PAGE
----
The Llangernyw Yew, outside St Digain's Church in the village of Llangernyw, Conwy, North Wales was certified, in 2002, to be 4,000 to 5,000 years old and was thought to be the oldest living thing in Britain. In honor of the Queen's Golden Jubilee that year it was named to a list of 50 Great British Trees.
Then in 2014, after extensive DNA and ring testing, Britain's oldest tree - a yew believed to be more than 5,000 years old, was identified in St Cynog’s churchyard at Defynnog near Sennybridge, Powys,
If you don't make it to St Digain's or St Cynog's, visit the Ancient Yew Group website for a list of more ancient yews in Wales.
This is one of the genuine modern wonders of Wales. Designed by award winning and world reknown architect Norman Foster, it is the biggest single span glasshouse in the world. It is made of 785 panes of glass - everyone a different size - and has 147 computer controlled air vents. Inside is one of the longest continuous flowerbeds in Europe. Among its wonders are plants that smell of toffee, chocolate, curry and rotting flesh (pollinating flies love it). There's a wild mushroom that grows out of the body of a caterpillar. And after you've finished admiring Foster's glasshouse, check out the greenhouse made entirely of plastic bottles.
Until recently, slate was used for just about everything connected with the home in parts of Britain. It was a building material, a roofing and flooring material, an outdoor paving stone and was even carved into furniture. One of the biggest producers of the material in the UK was the Llechwedd slate mines in Blaenau Ffestiniog. They still produce slate there and it's still an important material for roofing, flooring and outdoor paving, but activities at the quarries are much reduced. To take up the slack, part of the Llechwedd slate mine has been turned into a unique underground tourist attraction. Visitors ride the world's steepest cable mining railway into vast caverns and tunnels 500 feet underground. A ghostly guide tells relates the history of the place and the lives of the miners (many of them children), 170 years ago. Tunnels are atmospherically lit and several different tours are available. And since 2014, Zipworld has operated extra adventurous fun. Their Bounce Below is a series of trampoline-like, interconnected nets. Visitors can bounce from one to the other in the vast underground cavern. And Zipworld Caverns is a journey through the underground world on ziplines, rope bridges, via ferrata and tunnels.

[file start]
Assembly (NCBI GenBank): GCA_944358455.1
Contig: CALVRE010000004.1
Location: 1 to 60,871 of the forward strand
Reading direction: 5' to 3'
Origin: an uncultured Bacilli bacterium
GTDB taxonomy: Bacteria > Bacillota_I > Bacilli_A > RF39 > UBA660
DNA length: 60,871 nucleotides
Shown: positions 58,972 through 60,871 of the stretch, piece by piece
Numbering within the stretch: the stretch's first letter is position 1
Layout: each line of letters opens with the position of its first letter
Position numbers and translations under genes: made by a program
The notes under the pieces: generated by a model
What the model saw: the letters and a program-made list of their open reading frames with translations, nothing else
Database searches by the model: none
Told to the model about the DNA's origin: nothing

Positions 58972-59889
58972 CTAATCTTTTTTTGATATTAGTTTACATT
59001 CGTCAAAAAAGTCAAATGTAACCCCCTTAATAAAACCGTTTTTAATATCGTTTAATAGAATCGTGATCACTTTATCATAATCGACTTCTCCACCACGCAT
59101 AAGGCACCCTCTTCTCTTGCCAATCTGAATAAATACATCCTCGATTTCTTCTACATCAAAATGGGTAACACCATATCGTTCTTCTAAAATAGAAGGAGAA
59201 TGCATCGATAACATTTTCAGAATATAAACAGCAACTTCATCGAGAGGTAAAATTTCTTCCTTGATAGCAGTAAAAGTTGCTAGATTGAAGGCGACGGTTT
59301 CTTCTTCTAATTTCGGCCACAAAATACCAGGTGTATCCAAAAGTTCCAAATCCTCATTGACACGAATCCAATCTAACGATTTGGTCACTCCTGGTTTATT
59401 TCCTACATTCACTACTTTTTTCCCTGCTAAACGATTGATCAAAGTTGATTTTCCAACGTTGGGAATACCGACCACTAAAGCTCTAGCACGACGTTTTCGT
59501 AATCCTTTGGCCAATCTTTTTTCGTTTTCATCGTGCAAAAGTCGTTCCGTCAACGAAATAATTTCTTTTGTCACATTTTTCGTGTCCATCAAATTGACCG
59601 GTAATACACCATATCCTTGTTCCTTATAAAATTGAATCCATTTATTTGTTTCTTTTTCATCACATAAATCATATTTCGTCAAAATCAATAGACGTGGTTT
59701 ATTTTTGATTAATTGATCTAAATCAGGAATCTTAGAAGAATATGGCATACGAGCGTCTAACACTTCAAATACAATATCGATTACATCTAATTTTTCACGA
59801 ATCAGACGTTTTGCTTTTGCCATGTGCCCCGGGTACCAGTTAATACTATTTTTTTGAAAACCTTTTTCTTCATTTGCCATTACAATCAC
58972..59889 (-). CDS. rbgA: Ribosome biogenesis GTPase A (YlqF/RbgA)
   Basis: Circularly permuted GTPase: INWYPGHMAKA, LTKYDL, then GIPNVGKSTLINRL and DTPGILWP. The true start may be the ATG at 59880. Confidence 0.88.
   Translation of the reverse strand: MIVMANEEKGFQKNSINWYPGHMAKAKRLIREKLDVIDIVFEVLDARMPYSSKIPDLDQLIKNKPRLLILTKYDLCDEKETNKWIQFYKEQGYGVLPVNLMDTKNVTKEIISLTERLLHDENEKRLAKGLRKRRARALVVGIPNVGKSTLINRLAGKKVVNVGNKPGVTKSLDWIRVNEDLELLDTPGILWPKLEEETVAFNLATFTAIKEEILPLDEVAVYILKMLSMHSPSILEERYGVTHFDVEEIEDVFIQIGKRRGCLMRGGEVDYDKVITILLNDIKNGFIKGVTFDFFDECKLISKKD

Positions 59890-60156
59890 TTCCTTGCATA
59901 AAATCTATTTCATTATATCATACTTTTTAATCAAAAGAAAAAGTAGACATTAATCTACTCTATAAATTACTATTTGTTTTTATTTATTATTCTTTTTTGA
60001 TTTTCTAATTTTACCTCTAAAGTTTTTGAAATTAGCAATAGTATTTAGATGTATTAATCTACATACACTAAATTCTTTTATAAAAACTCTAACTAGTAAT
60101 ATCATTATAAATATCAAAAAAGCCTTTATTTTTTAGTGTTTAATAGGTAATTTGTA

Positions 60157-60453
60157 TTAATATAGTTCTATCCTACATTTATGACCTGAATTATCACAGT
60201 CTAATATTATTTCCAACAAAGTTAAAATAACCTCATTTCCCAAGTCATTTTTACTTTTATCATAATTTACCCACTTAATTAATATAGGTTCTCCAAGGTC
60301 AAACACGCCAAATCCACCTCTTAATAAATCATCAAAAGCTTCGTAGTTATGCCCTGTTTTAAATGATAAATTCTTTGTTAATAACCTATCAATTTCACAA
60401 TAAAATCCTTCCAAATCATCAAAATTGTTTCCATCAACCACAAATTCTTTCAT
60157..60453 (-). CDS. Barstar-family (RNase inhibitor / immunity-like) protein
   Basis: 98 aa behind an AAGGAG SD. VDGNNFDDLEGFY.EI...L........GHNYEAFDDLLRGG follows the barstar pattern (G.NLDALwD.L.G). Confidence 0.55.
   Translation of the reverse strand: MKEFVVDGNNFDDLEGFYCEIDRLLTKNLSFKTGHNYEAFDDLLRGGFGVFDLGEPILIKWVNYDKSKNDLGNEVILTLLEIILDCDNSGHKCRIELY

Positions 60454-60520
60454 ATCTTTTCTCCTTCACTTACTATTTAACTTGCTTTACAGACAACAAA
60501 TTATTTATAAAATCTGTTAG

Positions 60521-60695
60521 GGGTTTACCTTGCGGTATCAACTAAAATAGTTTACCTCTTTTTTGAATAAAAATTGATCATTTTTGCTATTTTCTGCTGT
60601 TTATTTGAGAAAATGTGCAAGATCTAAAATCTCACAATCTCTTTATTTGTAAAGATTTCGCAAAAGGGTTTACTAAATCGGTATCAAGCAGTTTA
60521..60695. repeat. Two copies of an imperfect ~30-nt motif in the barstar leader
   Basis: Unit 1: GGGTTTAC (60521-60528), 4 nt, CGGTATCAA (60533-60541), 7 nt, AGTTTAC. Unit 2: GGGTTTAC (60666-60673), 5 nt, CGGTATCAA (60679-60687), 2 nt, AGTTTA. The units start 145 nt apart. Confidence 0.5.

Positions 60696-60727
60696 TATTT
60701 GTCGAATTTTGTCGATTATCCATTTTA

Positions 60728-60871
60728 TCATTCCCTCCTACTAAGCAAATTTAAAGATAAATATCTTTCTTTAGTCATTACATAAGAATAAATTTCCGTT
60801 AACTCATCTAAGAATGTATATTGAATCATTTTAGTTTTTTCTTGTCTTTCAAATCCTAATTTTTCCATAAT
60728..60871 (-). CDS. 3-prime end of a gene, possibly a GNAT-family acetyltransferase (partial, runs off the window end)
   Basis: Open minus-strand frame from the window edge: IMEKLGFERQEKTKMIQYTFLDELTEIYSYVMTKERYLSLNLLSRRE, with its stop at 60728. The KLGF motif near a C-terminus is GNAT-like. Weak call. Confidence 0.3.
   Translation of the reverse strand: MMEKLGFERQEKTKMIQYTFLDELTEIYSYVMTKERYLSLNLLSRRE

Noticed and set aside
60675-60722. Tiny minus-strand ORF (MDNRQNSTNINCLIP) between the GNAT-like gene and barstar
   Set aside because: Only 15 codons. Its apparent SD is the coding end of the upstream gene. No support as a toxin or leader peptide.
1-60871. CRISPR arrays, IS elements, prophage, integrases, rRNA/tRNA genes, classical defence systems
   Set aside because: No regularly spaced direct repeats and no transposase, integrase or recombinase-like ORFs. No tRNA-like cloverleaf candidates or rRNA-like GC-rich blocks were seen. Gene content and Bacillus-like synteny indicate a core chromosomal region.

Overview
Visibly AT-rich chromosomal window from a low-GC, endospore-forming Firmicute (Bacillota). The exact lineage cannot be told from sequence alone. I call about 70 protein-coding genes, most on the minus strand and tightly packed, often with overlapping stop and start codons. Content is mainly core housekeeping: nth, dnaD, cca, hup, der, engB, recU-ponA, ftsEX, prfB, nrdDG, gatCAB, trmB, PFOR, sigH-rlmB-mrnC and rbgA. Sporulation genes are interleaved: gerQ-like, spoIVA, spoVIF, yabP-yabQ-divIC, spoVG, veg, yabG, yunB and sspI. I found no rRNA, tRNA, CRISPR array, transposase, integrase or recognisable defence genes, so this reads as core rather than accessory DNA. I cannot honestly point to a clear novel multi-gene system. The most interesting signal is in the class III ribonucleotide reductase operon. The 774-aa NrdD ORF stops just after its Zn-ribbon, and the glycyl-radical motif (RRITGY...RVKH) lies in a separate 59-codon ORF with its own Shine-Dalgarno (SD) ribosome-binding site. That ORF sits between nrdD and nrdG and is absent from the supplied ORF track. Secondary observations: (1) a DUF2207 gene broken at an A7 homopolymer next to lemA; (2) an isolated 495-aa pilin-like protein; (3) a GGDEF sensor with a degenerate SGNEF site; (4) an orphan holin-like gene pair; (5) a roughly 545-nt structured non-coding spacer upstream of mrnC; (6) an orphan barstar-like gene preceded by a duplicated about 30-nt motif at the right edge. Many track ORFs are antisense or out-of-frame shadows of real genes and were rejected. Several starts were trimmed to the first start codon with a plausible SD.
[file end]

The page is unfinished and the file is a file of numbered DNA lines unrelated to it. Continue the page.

AddressBeddgelert, Caernarfon LL55 4YA, UK
Beddgelert is an extremely picturesque, stone-built town beneath Snowdon. Its name means Gelert's Grave and the grave in question is a stone memorial, surrounded by slate, commemorating a faithful and badly betrayed dog.
Gelert was the pet hound of a medieval prince, Llewelyn ap Iorwerth. According to the legend, when the prince went off to battle, he left Gelert in charge of his baby son. On his return, he could not at first find the baby, but Gelert bounded up to him, his mouth dripping with blood. Instantly assuming the worst, the hot tempered Llewelyn drew his sword and slew the hound on the spot.Then he heard his son crying. After a short search, he found the baby beside a dead wolf that Gelert had killed to protect the child.